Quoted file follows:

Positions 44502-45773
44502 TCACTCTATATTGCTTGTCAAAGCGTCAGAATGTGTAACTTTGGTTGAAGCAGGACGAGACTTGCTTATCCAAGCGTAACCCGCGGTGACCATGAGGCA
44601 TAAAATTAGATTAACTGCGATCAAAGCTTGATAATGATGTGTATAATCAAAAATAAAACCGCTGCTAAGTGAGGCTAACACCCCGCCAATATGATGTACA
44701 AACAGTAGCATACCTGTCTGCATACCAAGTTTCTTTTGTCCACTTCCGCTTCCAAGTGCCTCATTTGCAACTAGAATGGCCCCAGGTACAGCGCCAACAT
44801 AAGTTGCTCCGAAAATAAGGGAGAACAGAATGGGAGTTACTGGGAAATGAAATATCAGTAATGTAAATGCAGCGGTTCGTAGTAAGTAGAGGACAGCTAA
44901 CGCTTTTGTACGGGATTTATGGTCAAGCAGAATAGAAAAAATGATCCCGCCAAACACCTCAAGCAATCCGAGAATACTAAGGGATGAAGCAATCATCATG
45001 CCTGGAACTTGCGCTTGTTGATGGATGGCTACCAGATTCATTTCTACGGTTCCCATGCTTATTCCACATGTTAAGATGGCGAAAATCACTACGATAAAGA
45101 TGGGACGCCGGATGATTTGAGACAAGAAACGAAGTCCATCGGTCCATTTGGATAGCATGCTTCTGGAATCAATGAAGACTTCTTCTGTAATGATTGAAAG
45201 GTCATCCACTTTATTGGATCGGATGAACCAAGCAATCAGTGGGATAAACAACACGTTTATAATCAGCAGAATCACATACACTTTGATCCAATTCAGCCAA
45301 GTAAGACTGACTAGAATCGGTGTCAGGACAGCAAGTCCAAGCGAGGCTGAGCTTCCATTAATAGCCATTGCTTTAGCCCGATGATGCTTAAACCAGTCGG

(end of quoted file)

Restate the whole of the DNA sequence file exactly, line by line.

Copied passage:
Positions 44502-45773
44502 TCACTCTATATTGCTTGTCAAAGCGTCAGAATGTGTAACTTTGGTTGAAGCAGGACGAGACTTGCTTATCCAAGCGTAACCCGCGGTGACCATGAGGCA
44601 TAAAATTAGATTAACTGCGATCAAAGCTTGATAATGATGTGTATAATCAAAAATAAAACCGCTGCTAAGTGAGGCTAACACCCCGCCAATATGATGTACA
44701 AACAGTAGCATACCTGTCTGCATACCAAGTTTCTTTTGTCCACTTCCGCTTCCAAGTGCCTCATTTGCAACTAGAATGGCCCCAGGTACAGCGCCAACAT
44801 AAGTTGCTCCGAAAATAAGGGAGAACAGAATGGGAGTTACTGGGAAATGAAATATCAGTAATGTAAATGCAGCGGTTCGTAGTAAGTAGAGGACAGCTAA
44901 CGCTTTTGTACGGGATTTATGGTCAAGCAGAATAGAAAAAATGATCCCGCCAAACACCTCAAGCAATCCGAGAATACTAAGGGATGAAGCAATCATCATG
45001 CCTGGAACTTGCGCTTGTTGATGGATGGCTACCAGATTCATTTCTACGGTTCCCATGCTTATTCCACATGTTAAGATGGCGAAAATCACTACGATAAAGA
45101 TGGGACGCCGGATGATTTGAGACAAGAAACGAAGTCCATCGGTCCATTTGGATAGCATGCTTCTGGAATCAATGAAGACTTCTTCTGTAATGATTGAAAG
45201 GTCATCCACTTTATTGGATCGGATGAACCAAGCAATCAGTGGGATAAACAACACGTTTATAATCAGCAGAATCACATACACTTTGATCCAATTCAGCCAA
45301 GTAAGACTGACTAGAATCGGTGTCAGGACAGCAAGTCCAAGCGAGGCTGAGCTTCCATTAATAGCCATTGCTTTAGCCCGATGATGCTTAAACCAGTCGG